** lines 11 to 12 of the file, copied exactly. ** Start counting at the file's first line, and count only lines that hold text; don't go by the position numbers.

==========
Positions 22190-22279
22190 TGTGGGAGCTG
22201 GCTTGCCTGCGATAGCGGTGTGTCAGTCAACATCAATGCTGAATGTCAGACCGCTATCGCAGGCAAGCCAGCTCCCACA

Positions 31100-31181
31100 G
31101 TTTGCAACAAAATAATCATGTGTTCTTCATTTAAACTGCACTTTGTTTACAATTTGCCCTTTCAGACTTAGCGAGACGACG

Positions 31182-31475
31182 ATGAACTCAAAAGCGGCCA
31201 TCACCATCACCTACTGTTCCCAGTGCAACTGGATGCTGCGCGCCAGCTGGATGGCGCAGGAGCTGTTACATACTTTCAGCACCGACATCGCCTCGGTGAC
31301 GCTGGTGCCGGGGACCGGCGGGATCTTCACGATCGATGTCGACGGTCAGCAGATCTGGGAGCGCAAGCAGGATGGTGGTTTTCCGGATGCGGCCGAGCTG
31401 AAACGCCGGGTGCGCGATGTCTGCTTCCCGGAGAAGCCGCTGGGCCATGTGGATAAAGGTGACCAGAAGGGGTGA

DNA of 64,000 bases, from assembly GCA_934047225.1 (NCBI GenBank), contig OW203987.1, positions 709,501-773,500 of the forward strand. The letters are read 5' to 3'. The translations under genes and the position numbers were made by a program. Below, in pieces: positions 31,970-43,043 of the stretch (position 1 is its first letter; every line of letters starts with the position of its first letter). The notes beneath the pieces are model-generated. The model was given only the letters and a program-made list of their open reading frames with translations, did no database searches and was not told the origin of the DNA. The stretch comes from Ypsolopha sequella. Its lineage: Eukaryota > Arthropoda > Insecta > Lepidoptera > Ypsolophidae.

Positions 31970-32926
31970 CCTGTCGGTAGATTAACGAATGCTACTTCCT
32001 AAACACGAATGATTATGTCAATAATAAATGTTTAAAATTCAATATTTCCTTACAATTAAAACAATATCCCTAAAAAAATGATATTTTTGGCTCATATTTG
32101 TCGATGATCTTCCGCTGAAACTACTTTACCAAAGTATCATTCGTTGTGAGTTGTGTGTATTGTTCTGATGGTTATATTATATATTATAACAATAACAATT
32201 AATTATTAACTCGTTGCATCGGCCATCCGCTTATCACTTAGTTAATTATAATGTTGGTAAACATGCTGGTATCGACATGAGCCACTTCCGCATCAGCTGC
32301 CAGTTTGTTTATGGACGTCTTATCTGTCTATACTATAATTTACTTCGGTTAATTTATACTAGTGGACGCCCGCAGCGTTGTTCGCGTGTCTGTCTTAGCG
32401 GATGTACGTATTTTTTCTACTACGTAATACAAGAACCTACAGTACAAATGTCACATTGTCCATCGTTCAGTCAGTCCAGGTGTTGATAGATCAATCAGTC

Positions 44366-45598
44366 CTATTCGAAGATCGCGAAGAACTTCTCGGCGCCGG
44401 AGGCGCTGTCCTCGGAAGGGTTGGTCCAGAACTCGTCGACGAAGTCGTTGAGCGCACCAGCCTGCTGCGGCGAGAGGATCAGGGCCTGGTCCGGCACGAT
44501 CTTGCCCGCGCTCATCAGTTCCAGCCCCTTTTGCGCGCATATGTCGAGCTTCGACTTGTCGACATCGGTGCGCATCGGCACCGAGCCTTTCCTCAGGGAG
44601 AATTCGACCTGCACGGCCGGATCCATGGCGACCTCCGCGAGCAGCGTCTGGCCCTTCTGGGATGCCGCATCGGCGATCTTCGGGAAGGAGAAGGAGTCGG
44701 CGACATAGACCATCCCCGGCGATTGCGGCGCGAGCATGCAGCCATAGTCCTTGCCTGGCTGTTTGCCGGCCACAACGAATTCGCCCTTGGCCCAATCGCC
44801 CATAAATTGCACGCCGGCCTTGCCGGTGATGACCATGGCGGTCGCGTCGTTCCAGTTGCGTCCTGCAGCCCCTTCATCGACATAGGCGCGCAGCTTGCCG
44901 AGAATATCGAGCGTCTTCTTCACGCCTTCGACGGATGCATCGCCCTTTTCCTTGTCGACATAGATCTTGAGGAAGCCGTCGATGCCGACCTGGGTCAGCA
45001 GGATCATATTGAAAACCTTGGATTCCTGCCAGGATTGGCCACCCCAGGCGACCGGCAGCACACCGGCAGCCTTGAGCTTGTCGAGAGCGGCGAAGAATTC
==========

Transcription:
31401 AAACGCCGGGTGCGCGATGTCTGCTTCCCGGAGAAGCCGCTGGGCCATGTGGATAAAGGTGACCAGAAGGGGTGA

DNA of 64,000 bases, from assembly GCA_934047225.1 (NCBI GenBank), contig OW203987.1, positions 709,501-773,500 of the forward strand. The letters are read 5' to 3'. The translations under genes and the position numbers were made by a program. Below, in pieces: positions 31,970-43,043 of the stretch (position 1 is its first letter; every line of letters starts with the position of its first letter). The notes beneath the pieces are model-generated. The model was given only the letters and a program-made list of their open reading frames with translations, did no database searches and was not told the origin of the DNA. The stretch comes from Ypsolopha sequella. Its lineage: Eukaryota > Arthropoda > Insecta > Lepidoptera > Ypsolophidae.